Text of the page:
The Glow Worm mystery

Web pages not infrequently claim that this painting, ‘The Glow Worm’, is by Annie. The late Susan Thomson’s The Life and Works of Annie Louisa Swynnerton (an excellent book which I really recommend) includes the work, identifying the image source as the ‘Kelly Gallery’, but without further detailing the reference.


The painting has never stood out to me as being by Annie, not having her general style and being at odds with the kind of work she was doing around the claimed date of production, c. 1900, or really at any time in her career.

Annie, 1895-1905: The Sense of Sight, Colwyn Phillips, Dream of Italy, Lilie, Faith (Joan of Arc).

I believe I’ve tracked down the original reference to the web site of The Kelly Gallery, Pasadena, where an image of the painting was intermittently present from 2002 to 2009, labeled ‘Anne Louisa Swynnerton A.R.A. (Attr. To) / The Glow Worm / 30″ x 25″ / Oil on canvas’, but with no other supporting information. The Kelly Gallery has specialized in hosting Pre-Raphaelite style works in the past, so it makes sense for them to have such a piece, but I can find no other original reference to Annie ever having painted this.

Illiad Room.jpg
Palazzo Pitti, Florence. Very interesting but nothing by Annie.

I believe all web references identifying this work as Annie’s come from this source, and over time additional details have become attached to it, such as that it is hanging in the Palazzo Pitti, Florence ( – there is no record of it there – or that it was painted c. 1900, perhaps an estimate by some blogger which has been repeated elsewhere and become ‘fact’. There is no mention in any source of the canvas being signed or dated.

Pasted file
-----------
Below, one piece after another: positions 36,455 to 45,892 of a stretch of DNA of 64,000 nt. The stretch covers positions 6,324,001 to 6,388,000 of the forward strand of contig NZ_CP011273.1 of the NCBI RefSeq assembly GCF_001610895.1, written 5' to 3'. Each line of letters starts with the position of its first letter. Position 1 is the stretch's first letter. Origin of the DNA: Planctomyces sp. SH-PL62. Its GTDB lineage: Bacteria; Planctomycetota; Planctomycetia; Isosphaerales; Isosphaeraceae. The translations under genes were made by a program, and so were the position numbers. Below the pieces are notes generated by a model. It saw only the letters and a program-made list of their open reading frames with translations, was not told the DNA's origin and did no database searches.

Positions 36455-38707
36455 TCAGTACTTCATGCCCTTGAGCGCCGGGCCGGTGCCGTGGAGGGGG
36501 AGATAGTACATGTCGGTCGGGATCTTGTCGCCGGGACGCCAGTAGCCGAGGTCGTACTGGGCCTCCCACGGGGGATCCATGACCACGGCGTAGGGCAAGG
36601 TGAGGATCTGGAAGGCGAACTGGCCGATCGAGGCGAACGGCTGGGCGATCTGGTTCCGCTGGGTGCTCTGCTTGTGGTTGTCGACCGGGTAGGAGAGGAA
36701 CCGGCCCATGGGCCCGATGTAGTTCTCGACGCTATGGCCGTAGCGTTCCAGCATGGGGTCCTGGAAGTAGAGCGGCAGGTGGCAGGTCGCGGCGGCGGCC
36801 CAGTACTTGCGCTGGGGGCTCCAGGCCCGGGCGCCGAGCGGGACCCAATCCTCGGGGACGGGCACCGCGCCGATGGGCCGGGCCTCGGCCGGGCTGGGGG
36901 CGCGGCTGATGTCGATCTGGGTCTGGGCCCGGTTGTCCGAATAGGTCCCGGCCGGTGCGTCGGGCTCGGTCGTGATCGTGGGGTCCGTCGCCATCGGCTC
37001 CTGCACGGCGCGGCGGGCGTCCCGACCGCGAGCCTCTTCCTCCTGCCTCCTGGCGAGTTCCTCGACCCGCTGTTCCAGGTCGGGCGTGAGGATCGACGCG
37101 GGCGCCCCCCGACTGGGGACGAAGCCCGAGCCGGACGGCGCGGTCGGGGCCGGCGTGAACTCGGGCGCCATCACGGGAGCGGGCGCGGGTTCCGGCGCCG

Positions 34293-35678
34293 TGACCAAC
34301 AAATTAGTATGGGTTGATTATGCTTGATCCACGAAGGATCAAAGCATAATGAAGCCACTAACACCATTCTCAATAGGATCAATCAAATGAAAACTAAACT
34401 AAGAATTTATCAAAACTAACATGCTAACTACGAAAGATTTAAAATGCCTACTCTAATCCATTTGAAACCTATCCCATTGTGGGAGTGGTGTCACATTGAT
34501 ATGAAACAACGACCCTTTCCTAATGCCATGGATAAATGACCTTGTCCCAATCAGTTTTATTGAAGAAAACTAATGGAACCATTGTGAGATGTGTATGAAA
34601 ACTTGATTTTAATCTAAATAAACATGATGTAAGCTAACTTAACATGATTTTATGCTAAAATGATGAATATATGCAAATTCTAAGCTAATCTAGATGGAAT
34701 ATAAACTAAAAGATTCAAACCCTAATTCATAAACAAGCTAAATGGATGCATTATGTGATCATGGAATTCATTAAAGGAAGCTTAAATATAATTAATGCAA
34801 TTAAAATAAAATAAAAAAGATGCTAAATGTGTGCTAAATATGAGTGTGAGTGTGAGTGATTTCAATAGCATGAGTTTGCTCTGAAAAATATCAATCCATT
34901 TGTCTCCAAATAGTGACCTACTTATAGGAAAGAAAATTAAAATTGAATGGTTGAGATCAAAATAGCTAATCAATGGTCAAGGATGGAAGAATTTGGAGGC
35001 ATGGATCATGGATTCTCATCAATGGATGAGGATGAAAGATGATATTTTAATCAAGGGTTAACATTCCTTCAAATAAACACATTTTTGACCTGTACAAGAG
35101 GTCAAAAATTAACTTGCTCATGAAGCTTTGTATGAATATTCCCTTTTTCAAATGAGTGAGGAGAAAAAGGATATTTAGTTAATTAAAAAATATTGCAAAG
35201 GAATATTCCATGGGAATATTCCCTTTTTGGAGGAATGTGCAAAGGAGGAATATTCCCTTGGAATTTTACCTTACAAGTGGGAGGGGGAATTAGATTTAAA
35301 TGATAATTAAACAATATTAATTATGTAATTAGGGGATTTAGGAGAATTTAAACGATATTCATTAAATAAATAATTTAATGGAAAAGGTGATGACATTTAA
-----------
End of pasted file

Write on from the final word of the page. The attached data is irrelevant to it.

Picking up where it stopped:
Two versions of the image circulate. One is still retrievable from an archived page of the Kelly Gallery web site with the file name ‘ALS-02.jpg’, while the other, better quality image is found on poster sites with stock code ‘KEL-260096‘, suggesting it also originated from the Kelly site. Both are 460 x 600 pixels in size, the larger versions found on some blogs simply being blown-up versions of these images with no greater resolution of detail.

GWv1  GWv2

It’s frustrating not being able to pin down the original work, I presume by some lesser-known Pre-Raphaelite (1848-c. 1890) or Arts and Crafts period (c. 1880-c. 1920) artist. I’ve searched the ‘net every way I can think of with no success.

Could be wrong, of course, but one needs attributions to be evidence-based. Knowing of no original reference to Annie ever having painted this (e.g., period gallery and exhibition catalogues, the Swynnertons’ personal correspondence, contemporary commentaries on her works – I’m sure such an unusual work would have been mentioned) and nothing in the painting itself that to me specifically points to Annie, I’m afraid it’s still on my ‘mis-attributed’ list.

Jonathan Russell

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